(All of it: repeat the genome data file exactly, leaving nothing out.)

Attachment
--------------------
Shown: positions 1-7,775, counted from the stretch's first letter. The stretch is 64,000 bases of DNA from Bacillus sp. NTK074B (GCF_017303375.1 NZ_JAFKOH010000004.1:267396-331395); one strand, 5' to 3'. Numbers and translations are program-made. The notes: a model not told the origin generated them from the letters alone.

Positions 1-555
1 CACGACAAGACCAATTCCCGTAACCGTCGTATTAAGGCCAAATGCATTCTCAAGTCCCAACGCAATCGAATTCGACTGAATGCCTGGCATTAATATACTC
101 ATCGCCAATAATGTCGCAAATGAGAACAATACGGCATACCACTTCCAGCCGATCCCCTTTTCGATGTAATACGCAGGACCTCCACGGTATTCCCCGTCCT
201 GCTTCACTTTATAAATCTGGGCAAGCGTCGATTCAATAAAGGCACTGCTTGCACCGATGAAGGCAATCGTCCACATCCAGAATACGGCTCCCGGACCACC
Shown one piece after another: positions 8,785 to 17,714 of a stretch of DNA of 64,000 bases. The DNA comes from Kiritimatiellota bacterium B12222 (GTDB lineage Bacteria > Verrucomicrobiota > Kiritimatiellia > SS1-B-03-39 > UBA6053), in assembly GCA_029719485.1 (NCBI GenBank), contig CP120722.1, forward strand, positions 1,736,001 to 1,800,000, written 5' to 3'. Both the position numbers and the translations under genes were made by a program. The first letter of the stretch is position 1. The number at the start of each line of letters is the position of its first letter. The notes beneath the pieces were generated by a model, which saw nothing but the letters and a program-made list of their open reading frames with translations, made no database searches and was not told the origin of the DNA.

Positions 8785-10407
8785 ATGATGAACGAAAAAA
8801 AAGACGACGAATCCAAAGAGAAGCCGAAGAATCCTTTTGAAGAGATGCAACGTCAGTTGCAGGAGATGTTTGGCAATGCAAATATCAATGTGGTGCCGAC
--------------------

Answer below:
Shown: positions 1-7,775, counted from the stretch's first letter. The stretch is 64,000 bases of DNA from Bacillus sp. NTK074B (GCF_017303375.1 NZ_JAFKOH010000004.1:267396-331395); one strand, 5' to 3'. Numbers and translations are program-made. The notes: a model not told the origin generated them from the letters alone.

Positions 1-555
1 CACGACAAGACCAATTCCCGTAACCGTCGTATTAAGGCCAAATGCATTCTCAAGTCCCAACGCAATCGAATTCGACTGAATGCCTGGCATTAATATACTC
101 ATCGCCAATAATGTCGCAAATGAGAACAATACGGCATACCACTTCCAGCCGATCCCCTTTTCGATGTAATACGCAGGACCTCCACGGTATTCCCCGTCCT
201 GCTTCACTTTATAAATCTGGGCAAGCGTCGATTCAATAAAGGCACTGCTTGCACCGATGAAGGCAATCGTCCACATCCAGAATACGGCTCCCGGACCACC
Shown one piece after another: positions 8,785 to 17,714 of a stretch of DNA of 64,000 bases. The DNA comes from Kiritimatiellota bacterium B12222 (GTDB lineage Bacteria > Verrucomicrobiota > Kiritimatiellia > SS1-B-03-39 > UBA6053), in assembly GCA_029719485.1 (NCBI GenBank), contig CP120722.1, forward strand, positions 1,736,001 to 1,800,000, written 5' to 3'. Both the position numbers and the translations under genes were made by a program. The first letter of the stretch is position 1. The number at the start of each line of letters is the position of its first letter. The notes beneath the pieces were generated by a model, which saw nothing but the letters and a program-made list of their open reading frames with translations, made no database searches and was not told the origin of the DNA.

Positions 8785-10407
8785 ATGATGAACGAAAAAA
8801 AAGACGACGAATCCAAAGAGAAGCCGAAGAATCCTTTTGAAGAGATGCAACGTCAGTTGCAGGAGATGTTTGGCAATGCAAATATCAATGTGGTGCCGAC